Trade and investments issues are a sore point in US-China relations and here again, despite the rhetorical flourishes in Beijing and his personal effusive praises for the Chinese President cannot cover-up China’s manipulations on trade relations with the US and also currency manipulation.

China however seems to have attempted to silence United States pressures on trade issues by obliging the United States with billions of dollars contracts. Can the United States continue to be permissive on China buying US silence on its aggression in the South China Sea and the East China Sea and other strategic and military turbulences that it creates in Asia?

The above can be estimated as short term transactional financial gains for the United States but unlikely to transform the overall adversarial tenor of US-China relations. What needs to be noted is that while President Trump was more than effusive in personal praise of Chinese President Xi, no matching responses ensued from the Chinese President.

The China visit of US President Trump can be estimated merely as a diplomatic exercise in the overall attempt of the United States to” Manage China” on an aggressive trajectory in the Asia Pacific, while the United States undertakes other steps to contain China. In this connection, it needs to be mentioned that while US President was on the penultimate leg of his tour in the Philippines, the US Navy had commenced a major exercise off the coast of North Korea concentrating three Aircraft Carrier Groups—for the first time in this decade. Significantly, Japan also sent its Helicopter Carrier to join the US Navy exercise.

The message of the above to China by the United States should be seen as signalling that should China not restrain North Korea with its tremendous leverages, the United States and Japan have the military option on the table.

At this stage of this estimative analysis it becomes imperative as to what personal impressions US President Trump has formed over and above the professional briefs provided to him, after his 12 day tour of Asia Pacific including attending the AOPEC and East Asia Summit.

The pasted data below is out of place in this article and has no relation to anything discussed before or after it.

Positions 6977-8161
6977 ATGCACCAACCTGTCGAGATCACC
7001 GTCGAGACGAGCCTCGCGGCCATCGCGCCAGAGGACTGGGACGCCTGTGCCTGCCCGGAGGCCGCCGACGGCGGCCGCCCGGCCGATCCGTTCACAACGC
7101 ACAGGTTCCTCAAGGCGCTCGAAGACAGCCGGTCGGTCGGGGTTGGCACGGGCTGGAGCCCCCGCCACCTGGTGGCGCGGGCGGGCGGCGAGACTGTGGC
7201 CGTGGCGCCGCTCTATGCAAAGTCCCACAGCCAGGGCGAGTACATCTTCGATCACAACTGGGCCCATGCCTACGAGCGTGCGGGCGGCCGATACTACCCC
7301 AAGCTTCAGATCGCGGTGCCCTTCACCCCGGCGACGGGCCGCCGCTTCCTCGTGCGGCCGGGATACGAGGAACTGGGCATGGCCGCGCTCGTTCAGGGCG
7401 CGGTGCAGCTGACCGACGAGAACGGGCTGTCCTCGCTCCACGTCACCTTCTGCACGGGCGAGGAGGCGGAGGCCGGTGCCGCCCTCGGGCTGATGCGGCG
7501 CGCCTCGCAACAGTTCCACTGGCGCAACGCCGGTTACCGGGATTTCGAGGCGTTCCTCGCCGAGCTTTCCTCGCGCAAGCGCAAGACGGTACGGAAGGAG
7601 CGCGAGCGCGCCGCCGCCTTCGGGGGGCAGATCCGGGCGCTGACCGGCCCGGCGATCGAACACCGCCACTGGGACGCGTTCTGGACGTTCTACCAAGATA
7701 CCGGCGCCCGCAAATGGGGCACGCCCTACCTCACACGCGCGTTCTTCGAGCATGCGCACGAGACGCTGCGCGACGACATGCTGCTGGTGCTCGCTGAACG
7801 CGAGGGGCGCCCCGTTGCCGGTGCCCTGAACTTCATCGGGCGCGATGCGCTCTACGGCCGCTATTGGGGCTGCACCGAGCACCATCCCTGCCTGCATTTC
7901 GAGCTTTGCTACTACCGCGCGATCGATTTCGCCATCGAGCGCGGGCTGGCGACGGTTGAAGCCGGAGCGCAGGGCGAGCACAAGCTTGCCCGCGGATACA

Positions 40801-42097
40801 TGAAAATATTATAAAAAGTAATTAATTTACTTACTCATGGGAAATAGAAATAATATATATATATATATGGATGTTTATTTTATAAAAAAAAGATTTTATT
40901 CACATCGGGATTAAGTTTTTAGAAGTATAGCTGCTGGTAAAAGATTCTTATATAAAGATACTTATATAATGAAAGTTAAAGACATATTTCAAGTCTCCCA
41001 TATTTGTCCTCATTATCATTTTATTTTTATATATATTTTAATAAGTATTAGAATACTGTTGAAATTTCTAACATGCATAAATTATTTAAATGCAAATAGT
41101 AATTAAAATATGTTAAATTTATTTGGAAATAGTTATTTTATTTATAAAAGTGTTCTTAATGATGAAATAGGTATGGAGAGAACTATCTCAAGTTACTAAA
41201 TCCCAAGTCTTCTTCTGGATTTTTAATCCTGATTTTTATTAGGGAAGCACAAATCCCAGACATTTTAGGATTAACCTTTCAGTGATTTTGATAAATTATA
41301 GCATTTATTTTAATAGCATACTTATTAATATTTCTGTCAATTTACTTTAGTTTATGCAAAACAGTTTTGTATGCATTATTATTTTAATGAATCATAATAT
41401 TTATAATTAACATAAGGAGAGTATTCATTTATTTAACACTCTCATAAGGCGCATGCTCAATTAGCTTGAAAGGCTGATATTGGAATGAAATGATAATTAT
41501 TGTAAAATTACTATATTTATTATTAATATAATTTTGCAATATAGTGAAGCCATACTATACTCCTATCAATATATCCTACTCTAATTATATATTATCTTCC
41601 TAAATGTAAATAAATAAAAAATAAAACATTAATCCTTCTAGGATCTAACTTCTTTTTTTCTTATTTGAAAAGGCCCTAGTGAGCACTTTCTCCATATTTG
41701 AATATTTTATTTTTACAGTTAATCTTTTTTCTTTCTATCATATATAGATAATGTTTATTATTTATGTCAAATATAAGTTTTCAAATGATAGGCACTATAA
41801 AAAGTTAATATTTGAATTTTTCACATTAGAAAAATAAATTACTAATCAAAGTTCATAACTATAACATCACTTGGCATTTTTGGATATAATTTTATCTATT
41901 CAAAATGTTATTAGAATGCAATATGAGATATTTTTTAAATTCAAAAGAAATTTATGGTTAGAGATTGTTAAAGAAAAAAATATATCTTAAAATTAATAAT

It would be fair to say that one over-riding strategic concern in Asia Pacific capitals other than Beijing would be the fear of an aggressive China moreso reinforced after Chinese President’s ascent to emerging as China’s 21st Century Emperor and the pursuit of his grandiose ‘Great China Dream’.

Strategic concerns in Asian capitals would be two-fold. Firstly, how far the United States would descend to kow-tow to China in the pursuit of US national security interests? Secondly, would the United States have the will to use military power to tame North Korea’s nuclear blackmailing? On both counts, the image of the United States takes a hit unless President Trump carries ot a mid-term course correction to allay Asian fears of China.

The oft-repeated theme in my SAAG Papers of the last fifteen years is that Asian capitals are not willing to accept two things from the United States cantering on China. Firstly, Asian capitals would not countenance United States having a conciliatory and differential approach to China while at the same time egging Asian Nations to confront China. Secondly, Asian capitals would oppose any United States efforts to co-opt China into a G-2 Condominium to manage Asian security and stability. The Obama Administration disabused its mind of this initiative well in his first term.

Concluding this estimative analysis one would like to assert that if the United States wishes to sustain its global and Asia Pacific predominance it can only do so by an unreserved commitment from Asian capitals and not by a US-China G2 Condominium. Can the United States or its Presidents be oblivious to the strategic reality that China’s avowed aim is to dethrone the United States from both these pedestals? That should be the fulcrum around which United States policy formulations on China should revolve.

*Dr Subhash Kapila is a graduate of the Royal British Army Staff College, Camberley and combines a rich experience of Indian Army, Cabinet Secretariat, and diplomatic assignments in Bhutan, Japan, South Korea and USA. Currently, Consultant International Relations & Strategic Affairs with South Asia Analysis Group. He can be reached at [email protected]

Dr. Subhash Kapila

Dr Subhash Kapila combines a rich and varied professional experience of Indian Army Brigadier ( Veteran), diplomatic assignments in the United States, Japan, South Korea, and Bhutan. Served in India's Cabinet Secretariat also. He is a Graduate of Royal British Army Staff College, Camberley, UK, Msc Defence Studies from Madras University and a Doctorate in Strategic Studies from Allahabad University. Papers have been presented by him in International Seminars in Japan,Turkey, Russia and Vietnam. Credited to him are over 1,500 Papers on geopolitical & strategic topical issues and foreign policies of USA, Japan, India, China and Indo Pacific Asia. He has authored two Books : "India's Defence Policies & Strategic Thought: A Comparative Analysis" and "China-India Military Confrontation: 21st Century Perspectives"